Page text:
A day after the deadliest mass shooting in modern U.S. history, White House press secretary Sarah Huckabee Sanders deflected reporters' questions about gun control by saying "there will certainly be a time for that policy discussion to take place, but that’s not the place that we’re in at this moment."
Yet the topic was by then already top of mind across the country, according to an analysis of Americans' online searches. Within hours of gunman Stephen Paddock opening fire on a crowd of concertgoers at the Route 91 Harvest Festival in Las Vegas, search interest in "gun control" spiked across the country, according to data compiled by Google Trends.
At 3 a.m. ET Monday, about three hours after Paddock began spraying the crowd with a barrage of bullets from the 32nd floor of the nearby Mandalay Bay hotel, search interest in "gun control" surpassed search interest in "gun shop." It was the first time that has happened in nearly a year.
Since Sunday night’s attack that left 58 people dead and scores more wounded, search interest for "gun control" has maintained its dominance over "gun shop" in nearly every state accept Kentucky. Queries for gun stores has regained popularity there. Search interest in "gun rights" has plateaued over the last decade and remained unchanged in the last six days.
It is not clear if the shift in search term interest reflects a shift in attitudes toward gun ownership. Google Trends makes no speculation as to whether the searches for "gun control" during this time were for, against or just seeking information on the topic following the shooting. The trend also appears to be common after such attacks. Spikes in searches for "gun control" following the San Bernardino, California, Virginia Tech and Sandy Hook massacres also occurred while "gun shops" has maintained popularity among Americans over the long term.
A recent national survey by the Pew Research Center found that 81 percent of Americans support expanding background checks, 76 percent support laws that would prevent the mentally ill from buying guns, and 71 percent are for barring people on the “no-fly” list from purchasing guns. About half support bans on assault-style weapons — 52 percent — and high-capacity ammunition clips. The poll, conducted in August, showed a partisan divide on banning assault weapons. Fewer Republicans, 35 percent, favor an assault weapons ban compared to 67 percent of Democrats.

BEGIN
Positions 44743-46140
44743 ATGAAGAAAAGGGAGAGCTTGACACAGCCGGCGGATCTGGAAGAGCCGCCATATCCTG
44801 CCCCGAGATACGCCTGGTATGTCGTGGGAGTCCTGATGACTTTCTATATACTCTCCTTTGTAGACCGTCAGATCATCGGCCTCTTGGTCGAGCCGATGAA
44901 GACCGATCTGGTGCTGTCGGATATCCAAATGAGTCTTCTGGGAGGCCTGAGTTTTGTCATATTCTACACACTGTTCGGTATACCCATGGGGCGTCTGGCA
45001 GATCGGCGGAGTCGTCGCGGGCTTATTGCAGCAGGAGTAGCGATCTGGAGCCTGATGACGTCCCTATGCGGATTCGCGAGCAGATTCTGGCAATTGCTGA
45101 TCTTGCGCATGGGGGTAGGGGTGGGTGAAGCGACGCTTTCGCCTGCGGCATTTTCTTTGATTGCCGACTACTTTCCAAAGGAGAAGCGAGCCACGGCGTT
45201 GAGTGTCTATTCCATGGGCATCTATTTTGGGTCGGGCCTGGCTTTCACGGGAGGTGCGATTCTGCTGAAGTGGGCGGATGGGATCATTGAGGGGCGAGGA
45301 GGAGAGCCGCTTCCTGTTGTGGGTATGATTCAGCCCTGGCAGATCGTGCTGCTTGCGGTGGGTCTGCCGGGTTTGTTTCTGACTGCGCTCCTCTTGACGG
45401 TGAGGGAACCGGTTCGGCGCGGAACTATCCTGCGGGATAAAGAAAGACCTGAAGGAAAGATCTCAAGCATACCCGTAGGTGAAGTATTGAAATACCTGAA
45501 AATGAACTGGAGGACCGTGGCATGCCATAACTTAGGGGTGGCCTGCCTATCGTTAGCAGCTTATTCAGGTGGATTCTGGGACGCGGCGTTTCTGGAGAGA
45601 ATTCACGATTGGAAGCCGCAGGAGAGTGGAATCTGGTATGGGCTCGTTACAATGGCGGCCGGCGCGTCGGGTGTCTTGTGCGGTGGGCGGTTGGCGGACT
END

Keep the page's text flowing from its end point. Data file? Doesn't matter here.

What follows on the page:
Yet gun control measures have been essentially off the table in Congress since a bipartisan deal to expand background checks — forged in the wake of the killing of 26 people, including 20 elementary school children, in Newtown, Connecticut — failed in 2013.
In a rare concession for the National Rifle Association, the nation’s largest gun lobby embraced regulations on “bump stocks,” the device found on several of the Las Vegas shooter’s guns. Paddock appeared to have used bump stocks to covert semi-automatic weapons into fully automated ones.
The NRA, which famously opposes virtually any hint of new restrictions, said in a statement: "The National Rifle Association is calling on the Bureau of Alcohol, Tobacco, Firearms and Explosives (BATFE) to immediately review whether these devices comply with federal law. The NRA believes that devices designed to allow semi-automatic rifles to function like fully automatic rifles should be subject to additional regulations."
President Donald Trump, who has declared himself an ardent backer of gun rights and has moved to roll back some of the executive actions President Barack Obama took to tighten access, agreed.
House Speaker Paul Ryan added his support, as have other top Republicans.
"Obviously we need to look at how we can tighten up the compliance with this law so that fully automatic weapons are banned," the Wisconsin Republican told reporters at an event in Chestertown, Maryland.
Sen. Dianne Feinstein, a California Democrat, introduced a bill Wednesday to ban bump stocks and other devices that can enable a rifle to fire as many as 400 to 800 rounds per minute. More than 20 Democratic have signed on as co-sponsors. U.S. Rep. David Cicilline, a Rhode Island Democrat, said he introduced a similar bill Wednesday in the House of Representatives.
The Republican-controlled Congress has not taken up new gun restrictions in light of recent mass killings. And before Sunday's shooting, House GOP leaders had been moving forward with bills to ease regulations on gun silencers and allow people with concealed-carry permits to take their weapons to other states. A vote on the bill has been delayed.
Meanwhile, gun control advocates have shifted much of their campaign for tighter firearms laws to the states — and they've chalked up some modest, unexpected successes.
Republican governors in Nevada, North Dakota, Tennessee, Utah and New Jersey all have signed bills this year tightening access to guns. At the same time, efforts to loosen restrictions have failed in several states where Republicans are in control.
The gains expose revealing limits to what some had felt was the virtually unlimited influence of the gun lobby. Some GOP state officials have shown a willingness to break ranks — largely on incremental steps — tacking closer to overall public opinion about a need for some curbs on gun purchases, broader background checks and limits on where guns can be carried.
Hoping it's at least a mini-trend, gun control advocates say they plan to exploit newly fertile ground in the wake of the Las Vegas shootings.
The Associated Press Contributed to this report.